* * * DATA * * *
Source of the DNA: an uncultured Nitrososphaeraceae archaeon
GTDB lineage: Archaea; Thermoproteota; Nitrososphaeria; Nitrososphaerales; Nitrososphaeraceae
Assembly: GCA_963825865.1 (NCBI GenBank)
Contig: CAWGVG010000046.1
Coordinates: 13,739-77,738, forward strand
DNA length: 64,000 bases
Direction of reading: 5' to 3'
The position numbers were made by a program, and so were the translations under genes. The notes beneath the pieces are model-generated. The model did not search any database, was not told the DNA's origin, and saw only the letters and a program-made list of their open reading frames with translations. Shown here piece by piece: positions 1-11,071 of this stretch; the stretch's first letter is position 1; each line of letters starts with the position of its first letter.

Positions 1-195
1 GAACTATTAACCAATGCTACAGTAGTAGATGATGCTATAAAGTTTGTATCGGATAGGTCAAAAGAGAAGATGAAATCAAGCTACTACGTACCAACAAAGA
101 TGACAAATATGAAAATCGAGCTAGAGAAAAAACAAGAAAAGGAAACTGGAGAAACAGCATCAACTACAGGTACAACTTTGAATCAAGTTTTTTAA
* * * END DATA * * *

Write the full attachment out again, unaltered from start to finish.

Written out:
Source of the DNA: an uncultured Nitrososphaeraceae archaeon
GTDB lineage: Archaea; Thermoproteota; Nitrososphaeria; Nitrososphaerales; Nitrososphaeraceae
Assembly: GCA_963825865.1 (NCBI GenBank)
Contig: CAWGVG010000046.1
Coordinates: 13,739-77,738, forward strand
DNA length: 64,000 bases
Direction of reading: 5' to 3'
The position numbers were made by a program, and so were the translations under genes. The notes beneath the pieces are model-generated. The model did not search any database, was not told the DNA's origin, and saw only the letters and a program-made list of their open reading frames with translations. Shown here piece by piece: positions 1-11,071 of this stretch; the stretch's first letter is position 1; each line of letters starts with the position of its first letter.

Positions 1-195
1 GAACTATTAACCAATGCTACAGTAGTAGATGATGCTATAAAGTTTGTATCGGATAGGTCAAAAGAGAAGATGAAATCAAGCTACTACGTACCAACAAAGA
101 TGACAAATATGAAAATCGAGCTAGAGAAAAAACAAGAAAAGGAAACTGGAGAAACAGCATCAACTACAGGTACAACTTTGAATCAAGTTTTTTAA